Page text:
Despite essentially flat growth in demand, the electricity generating capacity in PJM has grown by more than 15,000 MWs from 2009 to 2017. Almost all of this additional capacity has been in the form of new natural gas plants. As a result, the reserve margin (the amount of excess capacity above peak demand) in PJM has soared. In 2018, the expected summer reserve margin was 16.1%. The actual reserve margin was more than double what was forecasted, coming in at 32.8%. This reserve margin has been increasing with time. According to the North American Electric Reliability Corporation, the anticipated reserve margin in 2021 is 45%.
Despite this surplus, S&P Global Market Intelligence reports that more than 29,000 MW of new natural gas plants are planned or under development throughout PJM. PJM officials point out that its electricity market has consistently provided reliable power at historically low prices. Critics, however, claim that PJM has facilitated the creation of a gluttonous power market that serves the interests of big utilities and power-plant developers as opposed to a competitive market that gets sufficient electricity to customers at the lowest possible cost.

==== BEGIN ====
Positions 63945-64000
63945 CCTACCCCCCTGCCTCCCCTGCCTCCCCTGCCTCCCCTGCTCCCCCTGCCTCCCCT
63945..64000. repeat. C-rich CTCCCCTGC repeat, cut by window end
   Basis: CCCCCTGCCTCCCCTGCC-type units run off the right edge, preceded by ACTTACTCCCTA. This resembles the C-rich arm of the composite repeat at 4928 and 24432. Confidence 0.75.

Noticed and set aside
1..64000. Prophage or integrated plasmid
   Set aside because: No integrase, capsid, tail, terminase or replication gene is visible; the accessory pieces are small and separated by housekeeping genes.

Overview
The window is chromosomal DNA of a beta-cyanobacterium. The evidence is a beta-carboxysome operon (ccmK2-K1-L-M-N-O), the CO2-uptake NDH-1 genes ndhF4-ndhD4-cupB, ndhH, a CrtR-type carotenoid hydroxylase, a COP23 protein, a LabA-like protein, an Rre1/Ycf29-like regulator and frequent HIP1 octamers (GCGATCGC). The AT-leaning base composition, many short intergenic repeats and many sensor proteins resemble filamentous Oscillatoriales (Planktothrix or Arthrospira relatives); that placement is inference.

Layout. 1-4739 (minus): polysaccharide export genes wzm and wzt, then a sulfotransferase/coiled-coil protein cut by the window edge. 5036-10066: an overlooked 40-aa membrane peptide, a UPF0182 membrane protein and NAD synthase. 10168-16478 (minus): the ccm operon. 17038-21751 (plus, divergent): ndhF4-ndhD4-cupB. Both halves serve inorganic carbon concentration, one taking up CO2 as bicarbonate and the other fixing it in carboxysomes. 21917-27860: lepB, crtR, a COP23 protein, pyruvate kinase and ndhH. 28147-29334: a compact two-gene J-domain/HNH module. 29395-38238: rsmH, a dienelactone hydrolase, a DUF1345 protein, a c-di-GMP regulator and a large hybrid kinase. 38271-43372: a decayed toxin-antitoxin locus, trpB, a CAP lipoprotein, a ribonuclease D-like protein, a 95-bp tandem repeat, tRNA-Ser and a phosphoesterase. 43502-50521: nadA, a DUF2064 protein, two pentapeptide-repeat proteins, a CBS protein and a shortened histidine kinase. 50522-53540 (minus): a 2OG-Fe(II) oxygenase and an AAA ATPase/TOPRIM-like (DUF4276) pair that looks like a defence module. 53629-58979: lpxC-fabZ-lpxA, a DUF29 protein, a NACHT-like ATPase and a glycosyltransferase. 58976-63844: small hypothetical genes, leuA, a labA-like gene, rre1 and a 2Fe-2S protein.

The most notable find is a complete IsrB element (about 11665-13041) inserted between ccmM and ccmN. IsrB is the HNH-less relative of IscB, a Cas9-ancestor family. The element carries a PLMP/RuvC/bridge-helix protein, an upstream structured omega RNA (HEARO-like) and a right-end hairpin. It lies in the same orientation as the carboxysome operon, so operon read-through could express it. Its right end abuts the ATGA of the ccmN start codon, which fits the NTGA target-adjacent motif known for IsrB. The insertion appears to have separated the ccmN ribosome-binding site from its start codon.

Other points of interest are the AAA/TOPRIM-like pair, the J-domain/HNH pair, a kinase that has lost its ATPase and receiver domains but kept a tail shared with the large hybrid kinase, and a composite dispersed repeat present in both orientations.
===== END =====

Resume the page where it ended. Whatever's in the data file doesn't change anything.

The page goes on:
Excessive amounts of generation should put downward pressure on capacity prices throughout PJM. However, FERC and PJM have been at odds over the rules that govern capacity markets. This dispute postponed the auction that was to establish capacity prices from June 2022 to May 2023. This has created some uncertainty around future capacity prices despite the fact that there is a supply excess throughout PJM.
Read the full report from S&P here.